The initiative will be led by researchers at Carnegie Mellon University, who propose to construct a new data-sharing infrastructure that is distributed across multiple institutions, including third-party and for-profit vendors.
(Tribune News Service) A coalition of prominent research universities is receiving federal support to redesign and scale up a massive repository for storing, sharing, and analyzing learning and behavioral data that students generate when using digital instructional tools, demonstrating the continued faith that many personalized-learning proponents have in the power of "big data" to transform schooling.
But the project, which is dubbed "LearnSphere" and in some respects echoes the ill-fated attempt by controversial nonprofit inBloom to facilitate the collection and sharing of large amounts of educational information, also raises raising new questions in the highly charged debate over student-data privacy.
The initiative—which was awarded a $4.8 million grant from the National Science Foundation—will be led by researchers at Carnegie Mellon University, in Pittsburgh, who propose to construct a new data-sharing infrastructure that is distributed across multiple institutions, including third-party and for-profit vendors. When complete, LearnSphere is likely to hold a massive amount of anonymous information, including:
Proponents say that facilitating the sharing and analysis of such information for research purposes can lead to new insights about how humans learn, as well as rapid improvements to the digital learning software now flooding schools.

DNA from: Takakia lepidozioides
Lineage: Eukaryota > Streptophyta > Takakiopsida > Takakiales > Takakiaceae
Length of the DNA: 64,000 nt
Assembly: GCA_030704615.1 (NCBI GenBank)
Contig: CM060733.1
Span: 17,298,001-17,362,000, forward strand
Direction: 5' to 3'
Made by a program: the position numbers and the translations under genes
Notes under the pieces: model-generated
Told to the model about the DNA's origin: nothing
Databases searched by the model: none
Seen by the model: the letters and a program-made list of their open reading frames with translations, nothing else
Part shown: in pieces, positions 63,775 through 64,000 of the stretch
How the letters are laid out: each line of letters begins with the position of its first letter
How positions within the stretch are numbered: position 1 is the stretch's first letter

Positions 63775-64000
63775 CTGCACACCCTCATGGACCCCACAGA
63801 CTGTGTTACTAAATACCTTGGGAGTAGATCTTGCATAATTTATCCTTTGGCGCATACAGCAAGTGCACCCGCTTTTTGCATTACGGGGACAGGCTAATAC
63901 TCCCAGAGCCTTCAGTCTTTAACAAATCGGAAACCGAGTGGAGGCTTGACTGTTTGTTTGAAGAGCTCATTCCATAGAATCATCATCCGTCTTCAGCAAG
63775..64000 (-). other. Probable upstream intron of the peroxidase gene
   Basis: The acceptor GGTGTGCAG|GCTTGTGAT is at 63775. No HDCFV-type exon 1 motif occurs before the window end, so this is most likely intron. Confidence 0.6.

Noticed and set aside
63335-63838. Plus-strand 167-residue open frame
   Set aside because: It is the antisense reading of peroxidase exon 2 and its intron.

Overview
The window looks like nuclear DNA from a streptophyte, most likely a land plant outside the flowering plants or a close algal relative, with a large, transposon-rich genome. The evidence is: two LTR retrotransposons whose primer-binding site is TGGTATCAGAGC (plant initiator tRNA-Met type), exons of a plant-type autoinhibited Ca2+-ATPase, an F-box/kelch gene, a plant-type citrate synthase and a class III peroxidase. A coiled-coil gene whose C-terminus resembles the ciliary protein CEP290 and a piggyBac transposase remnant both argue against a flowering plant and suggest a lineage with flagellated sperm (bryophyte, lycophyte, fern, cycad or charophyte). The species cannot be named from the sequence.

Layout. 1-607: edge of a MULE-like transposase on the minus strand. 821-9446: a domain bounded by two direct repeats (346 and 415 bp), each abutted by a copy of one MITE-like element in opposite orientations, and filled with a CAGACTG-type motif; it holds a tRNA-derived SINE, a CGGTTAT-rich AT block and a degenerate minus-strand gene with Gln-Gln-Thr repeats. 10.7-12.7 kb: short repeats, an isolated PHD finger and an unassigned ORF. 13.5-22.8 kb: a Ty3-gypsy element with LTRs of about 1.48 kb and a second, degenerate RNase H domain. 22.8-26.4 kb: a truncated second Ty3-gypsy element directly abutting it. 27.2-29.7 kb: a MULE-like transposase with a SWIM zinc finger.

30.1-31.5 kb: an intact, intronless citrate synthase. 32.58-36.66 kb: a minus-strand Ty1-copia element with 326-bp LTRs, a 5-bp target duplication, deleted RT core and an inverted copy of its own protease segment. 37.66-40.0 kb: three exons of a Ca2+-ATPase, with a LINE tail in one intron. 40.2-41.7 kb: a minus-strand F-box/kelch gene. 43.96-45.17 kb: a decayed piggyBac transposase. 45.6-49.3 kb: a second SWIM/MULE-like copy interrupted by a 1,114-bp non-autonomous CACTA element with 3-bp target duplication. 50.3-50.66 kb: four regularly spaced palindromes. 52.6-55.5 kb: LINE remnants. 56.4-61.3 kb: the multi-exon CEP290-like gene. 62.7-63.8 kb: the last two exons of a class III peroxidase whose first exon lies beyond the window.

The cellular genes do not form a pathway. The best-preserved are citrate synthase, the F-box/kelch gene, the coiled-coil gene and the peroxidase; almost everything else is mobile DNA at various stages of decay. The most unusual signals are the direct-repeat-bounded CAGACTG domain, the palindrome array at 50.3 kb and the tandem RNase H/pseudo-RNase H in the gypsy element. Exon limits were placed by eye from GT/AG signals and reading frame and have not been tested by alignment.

"We are going to be able to understand the learning and instructional processes so much better than we already do," said Kenneth R. Koedinger, a professor of human-computer interaction and psychology at Carnegie Mellon and the principal investigator on the NSF grant. The other universities participating in the project are the Massachusetts Institute of Technology, Stanford University, and the University of Memphis.
But prominent student-data-privacy advocates warned that rapid expansion in the collection of students' digital data, even when done primarily for research purposes, is fraught with potential problems related to notification, consent, and data ownership.
At a minimum, LearnSphere "warrants further evaluation" before moving forward, said Khaliah Barnes, a lawyer with the Electronic Privacy Information Center, a Washington-based advocacy group.
"It's not at all clear that parents and students are fine with having their information data-mined in this way," Ms. Barnes said.
LearnSphere's grant was one of 14, totaling $31 million that the NSF announced earlier this month as part of its Data Infrastructure Building Blocks program, also known as DIBBS.
The goal of the program is to promote interdisciplinary collaboration and innovation in a wide variety of scientific fields.
NSF officials said education may finally be ready to catch up to data-related advances in other fields.
"We're now able to collect massive amounts of information on individual students we weren't able to collect 10 years ago," said John C. Cherniavsky, a senior advisor for research at the NSF. "It presents an opportunity in the education-research domain that has been available in the physical sciences for decades."
LearnSphere won funding, the NSF officials said, in large part because the effort will build off of extensive work that researchers at Carnegie Mellon have already done.